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H&S: Working together on risks

Health and safety (H&S) is not something you do alone. It’s everybody’s responsibility. This includes you and your workers, as well as anyone else you might share a work environment with.

Talking to each other about risks, and how to eliminate or minimise them, can go a long way to keeping your work healthy and safe.

For business owners, it’s essential for you to engage with your workers about H&S and give them opportunities to be involved. This is because:  

  • workers are a business’s eyes and ears, especially when it comes to risk
  • workers are more likely to engage in H&S if they have input into it
  • it makes everyone feel responsible
  • it’s your legal responsibility to make it happen
  • H&S becomes easier because the workload is shared.

It doesn’t mean that you all have to agree, but it’s important that everyone has had a chance to freely say what they think and have their thoughts considered.

When considering who else might be affected by your work, it’s a good idea to think broadly. It may not be just you and your workers, but your customers and visitors, neighbouring businesses, and your contractors and sub-contractors.

You all have duties to do what’s “reasonably practicable” to keep your work healthy and safe under the H&S laws that are coming into effect in April.

What does "reasonably practicable" mean?

What does "reasonably practicable" mean?

You should work together to manage the different risks. This doesn’t mean you all have to do the same thing, but it does mean agreeing who will do what, and keeping tabs to make sure the risks are managed.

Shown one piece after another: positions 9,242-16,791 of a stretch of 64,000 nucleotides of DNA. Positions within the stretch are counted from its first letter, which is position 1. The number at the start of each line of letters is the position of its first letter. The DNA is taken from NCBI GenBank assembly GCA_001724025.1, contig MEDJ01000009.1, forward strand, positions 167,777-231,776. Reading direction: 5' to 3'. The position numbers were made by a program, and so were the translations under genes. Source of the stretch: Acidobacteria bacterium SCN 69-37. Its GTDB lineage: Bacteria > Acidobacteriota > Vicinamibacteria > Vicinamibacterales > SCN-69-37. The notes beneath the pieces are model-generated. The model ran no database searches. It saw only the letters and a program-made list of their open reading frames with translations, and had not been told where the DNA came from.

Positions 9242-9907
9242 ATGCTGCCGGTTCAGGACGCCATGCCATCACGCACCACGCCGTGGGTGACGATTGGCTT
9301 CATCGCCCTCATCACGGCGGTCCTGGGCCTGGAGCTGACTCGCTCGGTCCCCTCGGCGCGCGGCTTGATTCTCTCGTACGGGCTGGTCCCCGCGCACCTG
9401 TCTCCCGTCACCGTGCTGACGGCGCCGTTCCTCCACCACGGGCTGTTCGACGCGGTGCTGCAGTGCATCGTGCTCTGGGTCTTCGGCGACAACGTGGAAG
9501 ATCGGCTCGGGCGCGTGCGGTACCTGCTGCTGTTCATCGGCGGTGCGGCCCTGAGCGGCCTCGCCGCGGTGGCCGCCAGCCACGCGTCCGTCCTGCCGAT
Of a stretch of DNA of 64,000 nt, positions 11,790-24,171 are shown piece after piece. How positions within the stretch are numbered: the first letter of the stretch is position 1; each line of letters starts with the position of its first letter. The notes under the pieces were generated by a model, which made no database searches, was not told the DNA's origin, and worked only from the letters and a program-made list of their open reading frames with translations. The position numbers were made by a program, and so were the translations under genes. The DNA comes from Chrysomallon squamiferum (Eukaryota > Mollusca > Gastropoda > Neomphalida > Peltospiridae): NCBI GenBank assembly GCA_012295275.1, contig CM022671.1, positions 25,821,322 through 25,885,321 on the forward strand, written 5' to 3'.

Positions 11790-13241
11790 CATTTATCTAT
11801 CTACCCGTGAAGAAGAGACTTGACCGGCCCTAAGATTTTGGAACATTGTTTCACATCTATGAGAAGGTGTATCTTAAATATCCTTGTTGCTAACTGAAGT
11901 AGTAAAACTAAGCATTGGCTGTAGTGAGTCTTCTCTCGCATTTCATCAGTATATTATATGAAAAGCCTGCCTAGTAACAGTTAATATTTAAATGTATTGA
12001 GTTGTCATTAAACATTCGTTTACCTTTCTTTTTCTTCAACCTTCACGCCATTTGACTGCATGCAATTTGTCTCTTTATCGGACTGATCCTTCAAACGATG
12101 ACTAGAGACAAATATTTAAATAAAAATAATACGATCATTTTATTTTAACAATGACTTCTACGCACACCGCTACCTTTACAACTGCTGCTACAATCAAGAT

Ultimately, good H&S practice is all about consulting, coordinating and cooperating with one another.

Case Study

Paula runs her nail salon in a leased space at a Hamilton mall. The salon has chemicals stored in a rear room, and she gets deliveries of bulk products to the loading zone at the back of the mall. She frequently talks with her workers about risks at the salon, and considers their suggestions for improvements. They also know they can raise any health and safety problems with her directly at any time.

There's a clothing shop on one side of her salon, and a toy shop on the other, so she always checks the extractor fan is working correctly to keep fumes to a minimum. She asks the shop managers to contact her if they smell a problem or if they have any other H&S concerns, or if they are doing things that will affect her own staff's health and safety.

She talks to the mall manager about how she is managing risks, including letting him know when deliveries are due. She also discusses how the mall's evacuation plan relates to her salon, and makes sure her workers know what to do in the event of a fire, or other emergency.

She also chats to the window cleaner who comes in once a week, as he uses a ladder and Paula doesn't want her door blocked while he's working. He positions the ladder to the side of the salon door and erects orange cones so customers can come and go safely. He's also careful to clean up all spillages after he's done.

Health and safety laws are changing on 4 April 2016, and we want you to be prepared. You can find out more information here:

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